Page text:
6. Is There any Misconduct On your File?

A simple and to the point question. While misconduct on a lawyer's file does not dismiss their ability, it can foreshadow some problems down the line.

It can be awkward, but a lawyer with your interests at heart will be upfront about the question.

Misconduct may not always mean the lawyer had done something wrong. A lawyer who is upfront about the misconduct may convince you that they are still very trustworthy and professional.

Either way, being upfront about the question will warn you of potential danger. 

7. What Strategy Do You Suggest?

The answer to this can vary from case to case, and from lawyer to lawyer. The important thing here is that they have, or can come up with, a sound strategy that fits you and the charges against you.

The strategy they might suggest will not be the absolute way your case should go. In the early stages of consultation, there are still many variables to consider.

The idea is having a solid grip of how similar cases may go. As well, a good lawyer can notice and understand many of the prime variables right away, such as the degree of charges and nature of the incident.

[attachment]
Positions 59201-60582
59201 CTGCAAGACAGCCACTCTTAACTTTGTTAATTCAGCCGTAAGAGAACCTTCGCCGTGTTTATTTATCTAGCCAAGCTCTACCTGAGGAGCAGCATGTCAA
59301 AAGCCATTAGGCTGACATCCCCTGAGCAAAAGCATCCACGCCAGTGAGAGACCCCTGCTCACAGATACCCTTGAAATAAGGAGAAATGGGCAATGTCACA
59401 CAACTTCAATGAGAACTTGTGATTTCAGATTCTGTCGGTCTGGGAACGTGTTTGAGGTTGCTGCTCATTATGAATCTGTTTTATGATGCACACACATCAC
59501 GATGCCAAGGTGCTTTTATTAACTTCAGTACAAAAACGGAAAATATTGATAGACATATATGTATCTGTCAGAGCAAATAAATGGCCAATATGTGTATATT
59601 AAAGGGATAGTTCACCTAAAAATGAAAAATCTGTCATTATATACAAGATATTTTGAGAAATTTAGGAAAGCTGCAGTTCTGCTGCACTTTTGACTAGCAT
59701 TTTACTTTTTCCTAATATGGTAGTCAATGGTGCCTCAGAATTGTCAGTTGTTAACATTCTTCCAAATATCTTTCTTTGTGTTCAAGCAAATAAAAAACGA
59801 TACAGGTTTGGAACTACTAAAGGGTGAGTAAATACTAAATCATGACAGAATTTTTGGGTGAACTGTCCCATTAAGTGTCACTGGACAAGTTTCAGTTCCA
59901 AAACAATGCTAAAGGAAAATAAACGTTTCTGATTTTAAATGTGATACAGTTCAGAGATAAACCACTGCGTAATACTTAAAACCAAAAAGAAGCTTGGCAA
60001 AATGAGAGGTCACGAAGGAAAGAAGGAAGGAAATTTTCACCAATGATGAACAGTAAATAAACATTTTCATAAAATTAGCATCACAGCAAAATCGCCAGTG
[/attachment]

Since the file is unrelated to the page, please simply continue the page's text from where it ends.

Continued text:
8. What Can I Do to Help my Case?

No matter whether you are a juvenile or an adult, the first thing you want to do is to be on your lawyer's side. Once you have found a lawyer that you are confident is right for you, stick with them.

A lawyer's job can get complicated. The last thing they need is for their client to do something that could jeopardize the entire case. Listen to your lawyer, do what they tell you to do, and be open and willing to proceed with their plan.

Getting the Representation You Need

Dealing with the criminal justice system is never a happy time. This is even truer when you add a juvenile to the system.

With the right juvenile criminal defense attorney, you can make it through with integrity and effectiveness. 

If you are in trouble in the Houston area, contact the law firm of Andrea M. Kolski. We are here to help.